Two weekends ago I was at Knob Creek Gun Range, a weaponry Mecca in West Point, Kentucky, that holds a biannual event that is sort of like a comic book convention where everyone is cosplaying as someone from 'Call of Duty.' A person could view, buy...
"Find me the one Democrat at this thing."
That was the task presented to me by my new denim-clad friend. Who at this machine gun shoot would even ponder voting for Barack Hussein Obama, the man who everyone in his right-leaning mind believes will eradicate our God-given right to semi-automatic weapons in his second term?
Two weekends ago, I was at Knob Creek Gun Range, a weaponry Mecca in West Point, Kentucky, that holds a biannual event that is sort of like a comic book convention where everyone is cosplaying as someone from Call of Duty. A person could view, buy, sell, or rent weaponry that’s illegal in a multitude of states, like a working antique cannon. For those fearing the socialist apocalypse (and a lot of people fit this description), vendors were hawking containers of canned bacon and other bunker necessities. And if your car’s bumper was in need of some political sloganeering, seemingly every other stand sold anti-Obama stickers that ranged from the vaguely jingoistic to full-blown racist.
I wasn't unfamiliar with all this. Raised in rural central Pennsylvania, guns were a regular part of my life. My dad had me practice at the local range and I’ve killed a few creatures larger than your average pit bull. Truthfully, guns can be a metric ton of fun. Witnessing the explosive orgy of household objects and automobiles getting blown to scrap is an incredibly visceral experience. Watching a boat captained by a department store mannequin transform into splintered wood and flames is just plain invigorating. If I had the thousands of dollars needed to rent a space and take part in the demolition, I’d love to render some of my busted camera equipment asunder.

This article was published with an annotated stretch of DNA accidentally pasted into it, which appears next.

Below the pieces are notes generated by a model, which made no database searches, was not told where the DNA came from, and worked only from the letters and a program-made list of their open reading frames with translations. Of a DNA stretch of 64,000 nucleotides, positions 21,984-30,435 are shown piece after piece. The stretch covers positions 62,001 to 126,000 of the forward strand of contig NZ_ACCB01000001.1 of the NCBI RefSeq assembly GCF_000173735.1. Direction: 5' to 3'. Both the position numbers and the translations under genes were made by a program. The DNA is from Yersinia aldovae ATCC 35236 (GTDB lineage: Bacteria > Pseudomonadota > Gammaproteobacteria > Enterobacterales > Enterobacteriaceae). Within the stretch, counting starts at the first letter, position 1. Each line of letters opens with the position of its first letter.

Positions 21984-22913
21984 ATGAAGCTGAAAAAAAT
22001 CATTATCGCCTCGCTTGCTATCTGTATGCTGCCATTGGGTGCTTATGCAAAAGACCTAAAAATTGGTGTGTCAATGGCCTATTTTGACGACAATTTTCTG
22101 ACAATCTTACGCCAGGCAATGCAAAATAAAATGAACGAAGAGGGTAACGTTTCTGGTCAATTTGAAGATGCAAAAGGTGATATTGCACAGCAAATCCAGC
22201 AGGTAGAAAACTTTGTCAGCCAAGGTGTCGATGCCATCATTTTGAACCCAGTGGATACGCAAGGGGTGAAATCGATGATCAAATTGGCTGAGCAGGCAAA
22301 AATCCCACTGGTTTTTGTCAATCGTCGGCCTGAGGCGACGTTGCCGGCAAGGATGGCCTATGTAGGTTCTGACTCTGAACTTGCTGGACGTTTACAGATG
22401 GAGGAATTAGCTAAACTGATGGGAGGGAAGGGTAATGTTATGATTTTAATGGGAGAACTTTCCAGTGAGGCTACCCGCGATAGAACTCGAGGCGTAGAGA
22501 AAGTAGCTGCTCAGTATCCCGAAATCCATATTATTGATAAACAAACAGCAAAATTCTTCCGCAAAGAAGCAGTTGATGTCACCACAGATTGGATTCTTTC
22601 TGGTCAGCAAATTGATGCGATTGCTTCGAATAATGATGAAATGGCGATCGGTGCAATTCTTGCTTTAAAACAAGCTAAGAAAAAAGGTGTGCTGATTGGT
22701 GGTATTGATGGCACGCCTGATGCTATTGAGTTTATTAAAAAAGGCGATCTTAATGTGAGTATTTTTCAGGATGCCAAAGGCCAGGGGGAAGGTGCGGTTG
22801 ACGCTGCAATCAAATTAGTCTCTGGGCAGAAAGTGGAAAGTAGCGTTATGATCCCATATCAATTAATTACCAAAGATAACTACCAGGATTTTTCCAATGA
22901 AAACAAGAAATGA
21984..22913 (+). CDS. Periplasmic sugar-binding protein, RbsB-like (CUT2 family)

But, while destruction is all fine and good, something was off at Knob Creek. Sure, every subculture has quirks that can be distasteful, but this was something different. These guys clearly didn't use their automatic weapons for sport, the way me and my relatives did; they were all about owning them to own them. It's downright odd to possess a weapon that has no other purpose than to kill people just to prove that you can. And it's even more odd to hate anyone who might possibly want you to not own quite so many of those deadly weapons. Standing there at the shoot, watching the destruction and the pageantry, I realized this was the sort of America those of us living on the coasts should be more cognizant of. After all, they vote.
Dustin Fenstermacher is a self-taught photographer living in Brooklyn, New York. For more of Dustin, check out his website.